Massachusetts Eyes Higher Tobacco Buying Age

A bill would raise the legal age to 21.


Smoking photo via

Massachusetts is moving closer to legislation that would raise the statewide minimum age for buying tobacco, in an effort to curb teen smoking and improve public health.

A diverse group of supporters—from doctors and public health experts to teenagers—will visit the Statehouse this week to argue for a bill that would make 21 the legal age for buying cigarettes, cigars, and other tobacco products. A public hearing is reportedly scheduled for Tuesday.

The effort to raise Massachusetts’ smoking age from 18 gained some traction last year. A bill passed the state Senate by a vote of 32 to 2, but never got past the House. The fight got new life, however, after the legalization of marijuana for those 21 and older, with many arguing that Massachusetts should adopt the same standard for tobacco.

“We made incredible headway last session…it didn’t become a reality, but the conversations continue,” bill sponsor Rep. Paul McMurty told State House News Service in January. “We have every intention to refile again this session and now we think it’s more important than ever, especially with the passage of ballot question four [which legalized marijuana] and the increase in the rise of electronic delivery devices.”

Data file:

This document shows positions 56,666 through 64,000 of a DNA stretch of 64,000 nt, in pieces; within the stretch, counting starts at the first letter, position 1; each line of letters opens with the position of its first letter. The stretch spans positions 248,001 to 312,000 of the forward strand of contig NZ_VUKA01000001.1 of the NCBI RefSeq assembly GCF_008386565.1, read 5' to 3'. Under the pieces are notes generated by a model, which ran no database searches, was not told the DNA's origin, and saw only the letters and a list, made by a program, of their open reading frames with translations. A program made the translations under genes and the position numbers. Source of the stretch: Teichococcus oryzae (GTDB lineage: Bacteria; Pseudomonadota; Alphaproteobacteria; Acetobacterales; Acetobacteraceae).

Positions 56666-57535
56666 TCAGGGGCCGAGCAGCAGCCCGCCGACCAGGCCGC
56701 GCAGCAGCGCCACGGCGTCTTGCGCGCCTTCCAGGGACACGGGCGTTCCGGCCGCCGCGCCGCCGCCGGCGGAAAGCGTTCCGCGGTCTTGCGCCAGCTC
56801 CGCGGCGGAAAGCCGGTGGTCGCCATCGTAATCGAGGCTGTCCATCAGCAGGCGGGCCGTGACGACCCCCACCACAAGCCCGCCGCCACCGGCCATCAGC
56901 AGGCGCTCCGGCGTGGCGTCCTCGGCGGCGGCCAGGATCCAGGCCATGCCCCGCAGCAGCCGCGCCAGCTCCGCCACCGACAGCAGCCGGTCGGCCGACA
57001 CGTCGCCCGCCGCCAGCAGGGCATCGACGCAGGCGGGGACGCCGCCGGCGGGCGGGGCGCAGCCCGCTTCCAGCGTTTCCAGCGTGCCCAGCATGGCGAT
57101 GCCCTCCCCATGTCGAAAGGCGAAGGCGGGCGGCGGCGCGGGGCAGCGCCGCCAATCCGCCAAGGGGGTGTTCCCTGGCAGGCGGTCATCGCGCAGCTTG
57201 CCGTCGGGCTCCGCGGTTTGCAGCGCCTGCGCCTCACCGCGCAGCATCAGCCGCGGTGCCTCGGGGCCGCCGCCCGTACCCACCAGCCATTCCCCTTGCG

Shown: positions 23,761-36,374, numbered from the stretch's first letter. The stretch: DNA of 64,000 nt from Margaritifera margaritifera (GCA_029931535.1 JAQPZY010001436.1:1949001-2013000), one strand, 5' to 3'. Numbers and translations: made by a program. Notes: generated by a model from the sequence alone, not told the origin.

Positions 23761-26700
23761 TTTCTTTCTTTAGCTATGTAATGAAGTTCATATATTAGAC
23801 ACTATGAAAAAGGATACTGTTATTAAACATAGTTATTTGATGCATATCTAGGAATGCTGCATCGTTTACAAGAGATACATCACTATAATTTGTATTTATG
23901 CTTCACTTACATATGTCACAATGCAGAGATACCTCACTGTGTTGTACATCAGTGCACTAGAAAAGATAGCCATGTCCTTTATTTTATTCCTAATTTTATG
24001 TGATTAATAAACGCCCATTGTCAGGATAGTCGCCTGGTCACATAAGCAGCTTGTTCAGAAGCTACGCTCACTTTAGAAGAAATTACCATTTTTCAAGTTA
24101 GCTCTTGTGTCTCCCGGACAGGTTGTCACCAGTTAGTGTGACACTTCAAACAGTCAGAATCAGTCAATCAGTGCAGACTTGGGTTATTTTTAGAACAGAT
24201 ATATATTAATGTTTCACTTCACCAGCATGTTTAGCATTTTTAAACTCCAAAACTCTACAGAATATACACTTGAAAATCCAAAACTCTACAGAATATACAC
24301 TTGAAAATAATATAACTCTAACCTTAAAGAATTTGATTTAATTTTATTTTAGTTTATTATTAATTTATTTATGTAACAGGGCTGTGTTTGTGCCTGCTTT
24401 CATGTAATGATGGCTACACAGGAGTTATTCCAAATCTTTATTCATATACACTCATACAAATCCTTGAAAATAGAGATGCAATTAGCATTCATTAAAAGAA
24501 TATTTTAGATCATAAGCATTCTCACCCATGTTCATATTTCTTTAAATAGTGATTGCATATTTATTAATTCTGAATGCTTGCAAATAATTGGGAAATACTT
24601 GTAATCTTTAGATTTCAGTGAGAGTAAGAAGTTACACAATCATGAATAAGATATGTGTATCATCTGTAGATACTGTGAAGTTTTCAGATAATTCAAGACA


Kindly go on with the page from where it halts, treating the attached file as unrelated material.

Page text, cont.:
The new bill would also prohibit e-cigarettes in the workplace, and prevent healthcare institutions, including pharmacies, from selling tobacco products.

If the bill, which is opposed by retailers and tobacco companies, passes, Massachusetts will join only Hawaii and California in raising the legal purchasing age.

Bostonians, however, wouldn’t notice much of a difference. That’s because Boston is one of more than 140 Massachusetts municipalities, including Cambridge, Waltham, and Worcester, to enact similar legislation at a local level.